Former U.N. chief Kofi Annan has urged Kenya's two power-sharing leaders to meet and resolve a dispute that is threatening the stability of the nation's shaky government. Kenyan Prime Minister Raila Odinga's party has declared a political "crisis" and is boycotting the Cabinet.
An aide to Prime Minister Raila Odinga has reported that he spoke with President Mwai Kibaki over the phone on Wednesday about the current dispute and that the two are planning to meet face-to-face this coming Sunday. Mr. Odinga left on official business to Japan Sunday evening as the row was beginning to boil over.
The prime minister's party has called for the mediation of former U.N. chief Kofi Annan, who chairs an African Union panel responsible for helping forge the power deal in early 2008 that created a spot in government for Mr. Odinga and ended weeks of political unrest.
The Annan-chaired African Union Panel of Eminent African Personalities issued a statement Thursday warning that progress on key reforms could be undermined if the two leaders do not soon resolve their differences.
Prime Minister Odinga has expressed confidence that the dispute will be resolved. President Kibaki said in a statement Thursday that he wanted "to assure Kenyans that there is no crisis."
This recent round of infighting within the unity government broke out into the open last week following the release of an independent audit revealing deep corruption within a 2008 subsidized maize scheme designed to close the country's food shortage. It was the second embarrassing corruption scandal to hit the government in just the past few months, the other involving the loss of millions of dollars which was supposed to fund free primary education for the nation's children.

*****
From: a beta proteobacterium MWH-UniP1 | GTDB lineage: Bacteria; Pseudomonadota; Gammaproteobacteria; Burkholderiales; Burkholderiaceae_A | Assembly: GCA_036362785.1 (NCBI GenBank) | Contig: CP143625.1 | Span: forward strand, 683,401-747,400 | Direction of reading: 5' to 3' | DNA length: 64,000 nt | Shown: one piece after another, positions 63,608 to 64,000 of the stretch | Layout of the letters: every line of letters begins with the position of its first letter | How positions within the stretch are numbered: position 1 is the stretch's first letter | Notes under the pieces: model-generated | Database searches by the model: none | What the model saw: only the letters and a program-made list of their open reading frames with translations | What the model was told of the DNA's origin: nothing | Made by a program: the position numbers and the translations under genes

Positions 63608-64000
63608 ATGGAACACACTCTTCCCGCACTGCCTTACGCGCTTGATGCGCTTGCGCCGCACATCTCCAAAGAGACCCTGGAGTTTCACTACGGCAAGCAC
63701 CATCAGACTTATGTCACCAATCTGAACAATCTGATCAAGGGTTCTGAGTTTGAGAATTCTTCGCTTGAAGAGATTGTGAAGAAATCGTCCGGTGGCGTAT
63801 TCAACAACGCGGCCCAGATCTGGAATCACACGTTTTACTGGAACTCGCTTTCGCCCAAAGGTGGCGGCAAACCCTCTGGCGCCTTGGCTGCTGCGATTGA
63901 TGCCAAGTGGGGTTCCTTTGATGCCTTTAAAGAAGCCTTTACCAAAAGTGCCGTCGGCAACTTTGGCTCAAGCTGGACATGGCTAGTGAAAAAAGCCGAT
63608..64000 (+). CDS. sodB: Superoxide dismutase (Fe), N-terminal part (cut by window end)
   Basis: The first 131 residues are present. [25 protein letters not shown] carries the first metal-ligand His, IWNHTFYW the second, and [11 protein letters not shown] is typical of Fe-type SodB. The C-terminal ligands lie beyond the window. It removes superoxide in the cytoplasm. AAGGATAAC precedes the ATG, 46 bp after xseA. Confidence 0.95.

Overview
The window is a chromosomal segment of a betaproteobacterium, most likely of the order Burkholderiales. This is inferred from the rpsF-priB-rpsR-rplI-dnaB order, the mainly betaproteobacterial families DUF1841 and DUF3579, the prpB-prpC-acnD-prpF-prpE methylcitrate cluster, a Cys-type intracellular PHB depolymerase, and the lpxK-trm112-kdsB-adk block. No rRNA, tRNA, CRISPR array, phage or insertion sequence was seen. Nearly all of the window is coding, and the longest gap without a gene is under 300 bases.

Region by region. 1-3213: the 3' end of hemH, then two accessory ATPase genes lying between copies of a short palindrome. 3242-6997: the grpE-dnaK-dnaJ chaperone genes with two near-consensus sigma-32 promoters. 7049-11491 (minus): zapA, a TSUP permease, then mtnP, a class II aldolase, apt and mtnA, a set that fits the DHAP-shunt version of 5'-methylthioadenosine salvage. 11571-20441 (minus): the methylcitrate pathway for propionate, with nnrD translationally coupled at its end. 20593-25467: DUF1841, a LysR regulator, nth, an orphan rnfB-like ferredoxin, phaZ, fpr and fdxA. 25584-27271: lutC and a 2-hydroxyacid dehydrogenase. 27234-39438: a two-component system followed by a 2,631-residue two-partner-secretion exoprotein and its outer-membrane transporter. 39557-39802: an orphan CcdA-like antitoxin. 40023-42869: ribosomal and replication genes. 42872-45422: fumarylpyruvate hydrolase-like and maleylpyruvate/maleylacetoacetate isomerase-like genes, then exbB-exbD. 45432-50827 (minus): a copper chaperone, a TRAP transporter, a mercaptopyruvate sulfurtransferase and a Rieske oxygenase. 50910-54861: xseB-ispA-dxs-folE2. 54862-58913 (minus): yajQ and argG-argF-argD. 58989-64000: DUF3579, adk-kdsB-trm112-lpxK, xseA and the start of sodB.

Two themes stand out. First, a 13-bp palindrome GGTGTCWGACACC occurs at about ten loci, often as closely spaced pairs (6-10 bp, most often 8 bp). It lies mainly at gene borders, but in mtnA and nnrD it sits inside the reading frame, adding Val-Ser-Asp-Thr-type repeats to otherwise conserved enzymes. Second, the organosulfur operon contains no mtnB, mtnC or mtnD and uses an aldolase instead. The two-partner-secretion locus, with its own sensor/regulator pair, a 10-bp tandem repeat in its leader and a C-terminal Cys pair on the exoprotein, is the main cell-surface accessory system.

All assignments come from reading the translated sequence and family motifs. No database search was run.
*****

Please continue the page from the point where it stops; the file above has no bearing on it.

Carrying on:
Eight government officials have been suspended for suspected involvement in the scandals. On Sunday, Mr. Odinga announced that he was also suspending the agriculture minister and the education minister pending investigations into their role in the lost funds. One of the ministers was an ally of the president and the other was a leading critic of the PM within his own party.
Mr. Odinga called for the international mediation after President Kibaki annulled the two suspensions, saying the prime minister lacked the power to force ministers aside.
Peter Karanja, head of the National Council of Churches of Kenya and a frequent political commentator, dismissed the current squabble as mere selfish power grappling. "They are caught up in vested political competition that has nothing to do with fundamental national interests, but which is all tied to political expediency that is within their power to resolve. They should not waste international mediators' time housekeeping for them, which is something which is quite within their capacity and power." he said.
Activists-led protesters marched through Nairobi on Wednesday calling for anti-corruption action within government.
Mr. Odinga ran against incumbent President Mwai Kibaki in the December 2007 polls. After days of tension, President Kibaki was declared the winner amid cries that the election had been "stolen."
Armed groups of organized tribal militias slaughtered hundreds during weeks of instability before the two sides agreed to the coalition government. The chief prosecutor at the International Criminal Court, Luis Moreno Ocampo, has requested permission to begin a formal investigation into the killings, which left over a thousand dead and displaced some 300,000.
Critics say the unity administration has done a better job of rewarding political cronies and wasting state funds than it has at implementing the reform agenda that was part of the Annan-mediated deal.